By Sylvia Moreno
Washington Post Staff Writer
Wednesday, January 31, 2007
EL DORADO, Ark. -- This blue-collar city in the heart of Arkansas' timber-producing region has been losing population, statewide political clout and federal funding for the past 40 years. Then last year, an automotive equipment plant said goodbye, sending 650 manufacturing jobs overseas.
But last week, little El Dorado (pronounced el duh-RAY-doh) became a destination city. The focus on booming northwest Arkansas, where corporate giants such as Wal-Mart and Tyson Foods make their homes, just shifted south.
A city of 21,530 just north of the Louisiana border, El Dorado now boasts a program that guarantees that high school graduates from the area can afford college courtesy of a $50 million gift from its own local benefactor, Murphy Oil Corp.
The El Dorado Promise, as the program is called, is not based on grades or financial need. A student must enroll in a community college or a four-year university -- public or private, in Arkansas or out of state -- maintain a 2.0 grade-point average and Murphy Oil will pay the tuition and mandatory fees for up to five years.
To be eligible for the program, students must have attended local schools for at least four years. The annual scholarship is limited to the highest yearly rate charged by an Arkansas public university, currently $6,010, but the oil company has factored inflation into the program, which will last 20 years. The Promise begins with El Dorado's 2007 graduating class.
Senior class guidance counselor Vince Dawson used to spend his time trying to persuade students to go to college. Now he's busy signing them up for entrance exams and answering questions from parents who are marching into his office to find out how to take advantage of the program.
"We're just so overwhelmed and humbled by this," said the soft-spoken Dawson, who is putting his oldest son through college and is looking at sending three more -- a ninth-grader, a seventh-grader and a second-grader -- through the higher education pipeline. "As a parent, I will benefit, too."
The idea for the El Dorado Promise, one of the most generous scholarship programs in the nation, was broached last spring at a local chamber of commerce meeting. Chamber president Don Wales said a member brought in a newspaper article about the Kalamazoo Promise in Michigan. There, a group of anonymous donors designed a scholarship program with Kalamazoo Public Schools Superintendent Janice Brown that was aimed at spurring economic development in the region. The donors would pay for college tuition for students who had lived in the district at least four years, graduated from one of Kalamazoo's three high schools and attended a public university in Michigan.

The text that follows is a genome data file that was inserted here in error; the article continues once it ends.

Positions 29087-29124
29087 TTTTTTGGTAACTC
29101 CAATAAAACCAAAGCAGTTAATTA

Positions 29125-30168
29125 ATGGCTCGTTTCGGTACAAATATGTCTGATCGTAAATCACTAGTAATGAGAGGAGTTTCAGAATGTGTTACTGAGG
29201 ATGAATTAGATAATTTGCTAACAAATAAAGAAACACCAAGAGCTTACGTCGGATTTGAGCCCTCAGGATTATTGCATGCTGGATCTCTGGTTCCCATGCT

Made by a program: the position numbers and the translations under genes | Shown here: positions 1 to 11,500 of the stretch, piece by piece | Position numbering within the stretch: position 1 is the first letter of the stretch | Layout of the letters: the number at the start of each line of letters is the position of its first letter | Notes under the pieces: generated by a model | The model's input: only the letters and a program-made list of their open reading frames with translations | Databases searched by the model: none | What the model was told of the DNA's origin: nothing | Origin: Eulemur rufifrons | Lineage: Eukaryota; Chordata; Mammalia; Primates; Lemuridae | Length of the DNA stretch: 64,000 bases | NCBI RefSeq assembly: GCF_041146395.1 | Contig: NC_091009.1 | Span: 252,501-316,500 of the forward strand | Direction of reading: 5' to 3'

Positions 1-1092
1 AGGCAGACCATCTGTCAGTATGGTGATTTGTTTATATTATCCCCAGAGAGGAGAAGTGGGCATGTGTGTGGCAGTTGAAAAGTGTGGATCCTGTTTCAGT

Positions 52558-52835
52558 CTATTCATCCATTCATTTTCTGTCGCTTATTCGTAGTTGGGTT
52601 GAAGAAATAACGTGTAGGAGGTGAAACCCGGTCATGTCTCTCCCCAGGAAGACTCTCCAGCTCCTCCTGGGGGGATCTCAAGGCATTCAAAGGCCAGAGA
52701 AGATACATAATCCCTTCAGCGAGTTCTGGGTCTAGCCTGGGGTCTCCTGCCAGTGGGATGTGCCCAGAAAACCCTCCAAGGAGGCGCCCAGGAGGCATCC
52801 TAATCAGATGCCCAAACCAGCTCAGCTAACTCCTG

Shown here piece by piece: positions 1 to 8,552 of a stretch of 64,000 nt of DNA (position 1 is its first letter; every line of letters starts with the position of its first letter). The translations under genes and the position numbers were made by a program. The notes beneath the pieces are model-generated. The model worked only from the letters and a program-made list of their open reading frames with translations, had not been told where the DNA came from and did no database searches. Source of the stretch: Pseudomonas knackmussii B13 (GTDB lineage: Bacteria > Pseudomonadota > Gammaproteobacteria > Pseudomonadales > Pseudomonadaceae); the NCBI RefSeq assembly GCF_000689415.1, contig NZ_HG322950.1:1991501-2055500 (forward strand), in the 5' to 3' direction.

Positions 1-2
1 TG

The program was announced in late 2005, and an investor immediately said that he would spend $10 million to build new homes in the city. Of the city's 500 graduates last year, 318 received Kalamazoo Promise money. By fall 2006, 986 new students from 88 Michigan communities, 32 states and nine foreign countries had enrolled in Kalamazoo schools, Brown said, reversing an annual loss of 700 pupils.
The goal, said Brown, is to transform the "community economically and educationally," and long-term results will be analyzed by the W.E. Upjohn Institute for Employment Research in Kalamazoo.
The scholarship program is "really a way to align resources around a very important element for future growth in a vital community," said Randall Eberts, the institute's executive director. "It's more than just the percent [of students] with BAs. It's a cultural change."
That's what officials in Arkansas hope to achieve. Arkansas' percentage of college graduates -- 16.7 -- is the second-lowest in the nation. Union County, where El Dorado is located, has 15 percent. The county's per capita income is slightly less than $32,000, and in El Dorado, 61 percent of the school district's 4,400 students are eligible for free or reduced-price lunches -- an indicator of low income. The district's student body is 57 percent African American, 42 percent white and almost 1 percent Latino.
Although 65 percent of El Dorado's high school graduates traditionally attend a community college or university, school officials say that only a small number earn a degree. "Many don't finish because of a lack of funds," said schools Superintendent Bob Watson. "Absolutely, this will help."
Local chamber of commerce officials approached Murphy Oil about creating the scholarship program. The company had a long record as a benefactor to El Dorado schools. It runs a foundation that rewards teacher excellence and high-scoring students, and pays for endowed math, science and foreign language chairs in the district. The company's board of directors unanimously approved the El Dorado Promise at its December meeting.
"That was the easiest decision they made that day," said Claiborne Deming, president and chief executive of Murphy Oil, the nation's ninth-largest petroleum refiner, which supplies service stations at Wal-Mart and Sam's Club. "This program is to award everyone. If you want to go to college, by goodness, we're going to give you that opportunity."
The El Dorado Promise was announced at a high school assembly last week, stunning students, parents and teachers, and bringing many to tears.
Corey Charles, 17, a football player whose grades qualify him to be an "Arkansas Scholar" but who assumed he could not afford a four-year college, may now be able to attend the University of Arkansas at Fayetteville to pursue his dream of becoming a coach. "This scholarship is a blessing," he said. "I'm so happy and relieved."
Staff writer Matthew C. Wright in Austin contributed to this report.